“Respect” wall-hanging no. 1, pictured above, is an example of art that speaks. It is one of the ways I’m trying to emulate the wisdom espoused in Art and Fear by David Bayles and Ted Orland. I found that book–a slim paperback–on a chance visit to a used bookstore in New Orleans. It was during a time when I was still working as a professor but sensed I wanted a different life, more open to creative possibilities. I found Twyla Tharp’s book, The Creative Habit, at that same store, so I owe a huge debt of thanks to whoever gave those books up for adoption.
In Art and Fear: Observations about the Perils (and Rewards) of Art Making, the authors offer sober, sensible yet not heartless advice for would-be artists. My favorite is what they call a “useful working approach to making art: notice the objects you notice. (e.g. Read that sentence again.) Or put another way: make objects that talk–and then listen to them.” (p. 101)
The “Respect” wall-hangings and quilts speak of a hopeful attitude toward living together, and that is the one I wish for us. They say: “Dream Big”; “Believe Racial Equity is Possible”; “Celebrate Beauty of All Kinds” and “Our Time is Now.” The back of this wall-hanging, which juxtaposes a vibrant African cotton in blue/green/and brown (an image that resembles a palm tree or a long-necked woman’s head) alongside strips of a lily-bedecked Japanese block print in blue, shows what can happen when strangers unite.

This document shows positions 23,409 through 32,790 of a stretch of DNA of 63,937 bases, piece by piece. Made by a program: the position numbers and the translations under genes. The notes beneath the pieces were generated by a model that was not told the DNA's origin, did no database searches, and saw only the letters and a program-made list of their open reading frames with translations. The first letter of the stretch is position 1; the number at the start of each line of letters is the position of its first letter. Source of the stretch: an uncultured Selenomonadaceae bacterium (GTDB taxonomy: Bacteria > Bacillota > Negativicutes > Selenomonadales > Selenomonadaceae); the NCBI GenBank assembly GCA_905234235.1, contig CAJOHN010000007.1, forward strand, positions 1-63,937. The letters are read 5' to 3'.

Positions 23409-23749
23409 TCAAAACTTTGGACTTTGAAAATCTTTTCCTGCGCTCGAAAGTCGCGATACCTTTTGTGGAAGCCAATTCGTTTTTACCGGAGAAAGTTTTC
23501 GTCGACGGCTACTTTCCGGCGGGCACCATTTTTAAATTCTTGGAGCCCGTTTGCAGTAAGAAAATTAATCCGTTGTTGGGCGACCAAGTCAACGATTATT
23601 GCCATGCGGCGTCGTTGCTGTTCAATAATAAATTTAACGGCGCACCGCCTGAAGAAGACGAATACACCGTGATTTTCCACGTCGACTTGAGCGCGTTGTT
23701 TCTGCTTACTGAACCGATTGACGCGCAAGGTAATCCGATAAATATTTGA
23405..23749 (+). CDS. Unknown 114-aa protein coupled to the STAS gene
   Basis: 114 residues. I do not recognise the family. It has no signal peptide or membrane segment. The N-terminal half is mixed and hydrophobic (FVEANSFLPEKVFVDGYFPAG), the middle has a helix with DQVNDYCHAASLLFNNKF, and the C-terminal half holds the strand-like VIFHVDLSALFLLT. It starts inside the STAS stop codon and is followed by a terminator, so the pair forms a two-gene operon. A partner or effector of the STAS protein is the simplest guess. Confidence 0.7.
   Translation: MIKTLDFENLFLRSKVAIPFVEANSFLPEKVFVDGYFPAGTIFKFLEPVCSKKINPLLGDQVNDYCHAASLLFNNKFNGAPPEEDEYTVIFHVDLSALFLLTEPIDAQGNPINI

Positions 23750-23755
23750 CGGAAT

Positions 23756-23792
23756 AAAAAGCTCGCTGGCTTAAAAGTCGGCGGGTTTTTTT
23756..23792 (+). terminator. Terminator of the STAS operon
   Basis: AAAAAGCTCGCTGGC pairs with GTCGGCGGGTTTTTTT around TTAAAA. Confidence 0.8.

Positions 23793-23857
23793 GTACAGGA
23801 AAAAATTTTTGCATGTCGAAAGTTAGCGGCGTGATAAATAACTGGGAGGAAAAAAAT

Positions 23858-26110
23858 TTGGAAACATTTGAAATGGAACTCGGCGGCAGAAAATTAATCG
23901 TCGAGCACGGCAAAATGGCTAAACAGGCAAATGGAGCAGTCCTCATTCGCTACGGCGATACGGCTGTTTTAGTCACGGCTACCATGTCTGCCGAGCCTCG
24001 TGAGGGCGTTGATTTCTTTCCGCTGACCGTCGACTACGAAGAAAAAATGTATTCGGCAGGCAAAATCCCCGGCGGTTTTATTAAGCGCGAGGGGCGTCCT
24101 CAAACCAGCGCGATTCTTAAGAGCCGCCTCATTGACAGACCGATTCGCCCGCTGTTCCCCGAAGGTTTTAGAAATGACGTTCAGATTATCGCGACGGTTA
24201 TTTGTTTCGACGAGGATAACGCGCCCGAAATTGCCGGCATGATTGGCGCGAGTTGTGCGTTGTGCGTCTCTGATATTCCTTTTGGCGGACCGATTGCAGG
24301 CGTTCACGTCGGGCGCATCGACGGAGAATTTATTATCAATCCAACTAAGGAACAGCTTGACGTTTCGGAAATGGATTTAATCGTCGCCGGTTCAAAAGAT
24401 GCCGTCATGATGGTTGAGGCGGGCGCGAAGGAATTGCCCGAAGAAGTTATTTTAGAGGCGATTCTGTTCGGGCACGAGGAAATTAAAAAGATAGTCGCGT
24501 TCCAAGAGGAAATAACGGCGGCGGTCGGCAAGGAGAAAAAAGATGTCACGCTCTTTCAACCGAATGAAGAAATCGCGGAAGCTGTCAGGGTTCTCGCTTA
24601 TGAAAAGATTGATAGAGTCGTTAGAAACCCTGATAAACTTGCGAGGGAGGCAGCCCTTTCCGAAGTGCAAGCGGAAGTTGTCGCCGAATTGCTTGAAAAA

The three little birds from Bob Marley’s song are there too, in the white and black trim of the front; see them peeking through? The front also conveys a more explicitly political message, of course, thanks to the patches commemorating civil rights leader Malcolm X, reggae legend Bob Marley, and the BLM activists, whose rallying cry, “Respect Existence or Expect Resistance” forms the heart of the matter.
P.S. Caveat: This is not to say that I am sort of saintly warrior for racial equity, sitting around singing “Kumbaya.” I will admit that I did give a fellow driver the finger yesterday. He was the aggressive driver of a grey truck who cut me off while we were both jockeying for a place in the incredibly congested traffic of West Seattle’s detour route (which has forced us all into massive traffic jams for over a year now. Tempers are flaring.). And when he reached out to indicate his indifference to my honk, I noted he was Black. I acknowledge that exchange was not very nice. But he cut me off! Sigh. May we live another day and try again tomorrow…
P.S.S. Like “Respect” quilts, these wall-hangings are available to you now, via the Honey Girl Etsy store! As a fund-raiser for the Boys and Girls Clubs of America, it’s a fairly painless way to give… and to be part of the change.